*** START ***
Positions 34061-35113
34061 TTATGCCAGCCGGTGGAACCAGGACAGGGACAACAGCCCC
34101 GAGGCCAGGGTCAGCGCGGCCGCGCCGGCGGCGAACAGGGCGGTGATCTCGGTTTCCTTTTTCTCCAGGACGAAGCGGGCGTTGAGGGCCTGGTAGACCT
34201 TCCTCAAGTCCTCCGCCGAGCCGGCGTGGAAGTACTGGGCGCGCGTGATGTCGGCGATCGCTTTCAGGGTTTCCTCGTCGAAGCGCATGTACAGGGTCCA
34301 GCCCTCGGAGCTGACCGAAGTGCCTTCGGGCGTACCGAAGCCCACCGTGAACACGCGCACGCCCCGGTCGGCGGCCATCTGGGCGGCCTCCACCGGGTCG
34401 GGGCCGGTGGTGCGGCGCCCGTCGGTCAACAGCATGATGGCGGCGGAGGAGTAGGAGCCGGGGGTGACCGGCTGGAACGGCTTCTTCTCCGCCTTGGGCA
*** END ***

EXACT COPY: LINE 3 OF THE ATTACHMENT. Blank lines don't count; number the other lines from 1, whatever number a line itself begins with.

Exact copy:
34101 GAGGCCAGGGTCAGCGCGGCCGCGCCGGCGGCGAACAGGGCGGTGATCTCGGTTTCCTTTTTCTCCAGGACGAAGCGGGCGTTGAGGGCCTGGTAGACCT